I always have a formal onboarding and I’m responsible for putting together the agenda. There’s a well-thought-out, structured plan for at least the first two to four weeks to ensure that new hires actively participate. I’ll have new hires find our three biggest competitors, research the primary features of their products and how they differ from ours, and present to the group. Sometimes that requires digging, going online and researching who they are, or signing up for their service. They have to put a lot into it to get a lot out of it.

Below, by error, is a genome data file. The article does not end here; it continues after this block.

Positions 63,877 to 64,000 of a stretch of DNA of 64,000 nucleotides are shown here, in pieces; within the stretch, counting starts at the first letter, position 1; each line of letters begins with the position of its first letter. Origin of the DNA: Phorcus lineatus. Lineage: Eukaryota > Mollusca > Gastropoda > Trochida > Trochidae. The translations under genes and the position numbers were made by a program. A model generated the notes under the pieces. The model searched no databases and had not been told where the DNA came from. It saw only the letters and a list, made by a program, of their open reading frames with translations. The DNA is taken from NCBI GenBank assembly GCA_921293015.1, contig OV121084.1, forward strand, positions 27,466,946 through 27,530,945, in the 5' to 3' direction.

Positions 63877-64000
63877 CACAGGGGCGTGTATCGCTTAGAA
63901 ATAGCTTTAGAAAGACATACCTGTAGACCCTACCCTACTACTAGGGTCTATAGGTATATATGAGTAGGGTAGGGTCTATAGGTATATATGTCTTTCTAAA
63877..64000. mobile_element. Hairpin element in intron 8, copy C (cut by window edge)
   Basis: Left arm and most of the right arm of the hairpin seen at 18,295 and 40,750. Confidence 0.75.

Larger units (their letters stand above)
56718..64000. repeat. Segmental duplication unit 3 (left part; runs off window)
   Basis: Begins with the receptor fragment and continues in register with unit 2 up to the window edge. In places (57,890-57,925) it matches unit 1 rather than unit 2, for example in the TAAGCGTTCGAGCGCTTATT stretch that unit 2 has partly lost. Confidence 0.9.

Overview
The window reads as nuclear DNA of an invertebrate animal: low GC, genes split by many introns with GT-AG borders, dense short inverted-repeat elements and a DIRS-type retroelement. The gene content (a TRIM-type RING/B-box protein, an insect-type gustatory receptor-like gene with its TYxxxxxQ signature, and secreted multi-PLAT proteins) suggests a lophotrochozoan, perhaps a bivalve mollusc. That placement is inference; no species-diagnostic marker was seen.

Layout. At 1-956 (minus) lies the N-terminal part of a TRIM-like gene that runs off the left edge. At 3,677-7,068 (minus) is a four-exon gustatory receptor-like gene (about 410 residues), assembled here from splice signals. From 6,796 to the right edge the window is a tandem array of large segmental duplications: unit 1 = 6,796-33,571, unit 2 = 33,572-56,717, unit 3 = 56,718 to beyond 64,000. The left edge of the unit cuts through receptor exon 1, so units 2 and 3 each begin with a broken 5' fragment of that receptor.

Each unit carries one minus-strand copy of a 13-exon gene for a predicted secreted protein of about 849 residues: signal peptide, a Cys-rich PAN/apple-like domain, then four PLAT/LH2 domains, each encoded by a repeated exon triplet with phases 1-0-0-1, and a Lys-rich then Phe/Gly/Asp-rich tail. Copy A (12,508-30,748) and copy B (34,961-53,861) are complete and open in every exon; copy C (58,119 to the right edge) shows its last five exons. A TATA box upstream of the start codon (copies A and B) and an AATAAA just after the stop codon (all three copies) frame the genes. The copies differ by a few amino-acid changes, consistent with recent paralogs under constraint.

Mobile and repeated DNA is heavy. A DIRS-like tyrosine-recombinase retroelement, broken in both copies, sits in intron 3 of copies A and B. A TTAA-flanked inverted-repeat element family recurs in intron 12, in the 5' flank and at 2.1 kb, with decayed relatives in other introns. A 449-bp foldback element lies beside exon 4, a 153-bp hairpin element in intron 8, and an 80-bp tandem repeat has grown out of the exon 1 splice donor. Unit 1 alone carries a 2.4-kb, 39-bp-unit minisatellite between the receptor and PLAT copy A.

“From day one, new reps are also working on getting what we call ‘Solutions Certified.’ They learn how to conduct a compelling discovery call, give an effective demo, and pass a written test demonstrating knowledge of the product, the market and our company.”
Not everybody passes the first time. If they don’t, they keep trying within a certain period of time. We might give feedback, like “You didn’t do enough discovery to tease out what the use cases and benefits are. You’re going to have problems running the sale.” Finally, onboarding is not a one-and-done. It needs to be ongoing and reinforced. Every week we do demo practice. At my previous company reps were asked to be what we called ‘audible ready’. At every sales meeting, we’d bring up a topic, and people would have to be ready to talk about a product, feature, or market at any time.